Fake news campaigns evolve ahead of European election
European officials have been warning of foreign interference in this week’s EU elections for months, but a report on disinformation campaigns in Europe released Wednesday found more suspect activity coming within France and other European countries.
Online activist network Avaaz said it found and reported 500 Facebook pages and groups relaying false information in the European Union, adding that Facebook has deleted or downgraded 77 of these.
France represented 44 of the pages or groups, which Avaaz identified as belonging to networks spreading false information, namely targeting migrants and foreigners.
“In France, we uncovered two networks, and since we sent our investigation to Facebook, the company has downgraded the pages,” said Avaaz campaigner Flora Arduini.
“Also, one page with absolutely outrageous content has been taken down for white nationalism. But the mass of disinformation is still out there and still being spread in France.”
Arduini added that while some messaging is tailored to audiences of different countries, the methods are virtually identical.
“Very similar tactics are used to deceive people: the coordinating and spread of content across pages and groups, and the use of inauthentic or duplicate profiles, or at least suspicious profiles, managing them,” she explains.
“Unfounded claims on recurring topics, such as migration, get into people’s minds and have real-life consequences”.
The campaigner said the 500 pages and groups have a combined reach of 32 million users and have generated 67 million interactions (comments, likes, shares, etc.) and 533 million views over the past three months.
But Avaaz also explains it has observed tactics to artificially boost the appearance of widespread support, such as creating what appear to be fan pages or groups for popular athletes, teams, films or celebrities to build a user base before gradually rebranding with political content.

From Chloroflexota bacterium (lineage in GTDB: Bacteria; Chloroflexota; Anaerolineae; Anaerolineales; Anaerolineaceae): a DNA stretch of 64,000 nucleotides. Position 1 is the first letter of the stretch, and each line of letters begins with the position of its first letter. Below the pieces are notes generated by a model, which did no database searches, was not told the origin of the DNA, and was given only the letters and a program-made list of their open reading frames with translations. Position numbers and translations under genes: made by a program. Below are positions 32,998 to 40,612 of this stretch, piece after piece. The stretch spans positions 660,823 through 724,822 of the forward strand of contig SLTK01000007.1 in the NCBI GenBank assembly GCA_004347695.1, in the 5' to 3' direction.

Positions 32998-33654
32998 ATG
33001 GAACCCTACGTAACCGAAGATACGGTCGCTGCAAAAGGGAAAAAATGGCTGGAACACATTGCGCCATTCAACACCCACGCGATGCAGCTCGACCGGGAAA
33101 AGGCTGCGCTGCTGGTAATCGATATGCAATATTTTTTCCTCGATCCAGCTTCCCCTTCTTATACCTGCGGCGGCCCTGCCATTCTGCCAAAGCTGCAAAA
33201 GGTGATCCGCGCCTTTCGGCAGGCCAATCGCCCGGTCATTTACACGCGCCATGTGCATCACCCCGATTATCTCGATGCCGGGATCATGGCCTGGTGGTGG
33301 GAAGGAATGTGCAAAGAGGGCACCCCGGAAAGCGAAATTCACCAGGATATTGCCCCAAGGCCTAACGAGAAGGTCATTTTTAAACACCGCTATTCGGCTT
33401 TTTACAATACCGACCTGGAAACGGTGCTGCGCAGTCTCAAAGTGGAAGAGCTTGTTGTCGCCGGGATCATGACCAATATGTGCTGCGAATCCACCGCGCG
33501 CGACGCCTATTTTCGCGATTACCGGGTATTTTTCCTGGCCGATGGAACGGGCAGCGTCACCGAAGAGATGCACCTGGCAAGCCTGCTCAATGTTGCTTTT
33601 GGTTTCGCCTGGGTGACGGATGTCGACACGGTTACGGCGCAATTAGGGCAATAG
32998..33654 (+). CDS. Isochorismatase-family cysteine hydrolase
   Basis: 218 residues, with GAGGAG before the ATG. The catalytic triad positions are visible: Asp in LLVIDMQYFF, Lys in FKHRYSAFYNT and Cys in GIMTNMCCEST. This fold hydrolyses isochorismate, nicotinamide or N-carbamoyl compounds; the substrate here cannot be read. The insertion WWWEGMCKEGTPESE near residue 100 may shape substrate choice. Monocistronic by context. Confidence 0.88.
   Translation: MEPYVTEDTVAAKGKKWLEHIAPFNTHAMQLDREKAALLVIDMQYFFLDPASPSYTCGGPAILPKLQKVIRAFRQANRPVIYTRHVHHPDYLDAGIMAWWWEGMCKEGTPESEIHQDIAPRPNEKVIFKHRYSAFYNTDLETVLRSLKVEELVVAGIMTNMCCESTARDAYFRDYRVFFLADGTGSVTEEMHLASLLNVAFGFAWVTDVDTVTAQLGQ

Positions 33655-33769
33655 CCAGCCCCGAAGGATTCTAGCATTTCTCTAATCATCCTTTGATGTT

Less foreign, more domestic influence
European officials have been warning of the EU parliamentary election campaign turning into one resembling those in 2016 that led to the votes for Brexit in the UK and Donald Trump in the US, which received widespread accusations of Russian interference.
Heads of French, British and German foreign intelligence services released a joint statement in February warning against interference from abroad, and the presence of former Trump advisor and Breitbart Media founder Steve Bannon in Paris has raised some alarm in France.
But a European diplomatic source told AFP agency that while they were being “particularly careful in the days before the elections”, there was “yet to be a Europe-wide alert”.
AFP also cites another official saying that France, Germany, Romania and the Baltic States targeted by misinformation originating in Russia and Iran, but added that none of these amounted to a “clearly coordinated campaign seeking to influence the vote of a certain category of the electorate”.
Avaaz said its conclusions concurred with those statements, adding that disinformation campaigns it witnessed were coming from within the countries their content was targeting.
“Platforms, politicians and many citizens are worried about foreign interference, but what we’re actually seeing here is people from within the countries behind those networks,” Arduini said. “We have not identified foreign interference in our reports.”
Arduini also warns that disinformation campaigns are not limited to the election period and need to be followed on a long-term basis.
“These activities have not just started in the past three or six months, though of course it gets a bit accelerated because they know the vote is critical,” she says.
“We are happy that Facebook act upon our reports, but we don’t want this to be focussed only on election periods. It’s a long-term game and it has to be a constant action.”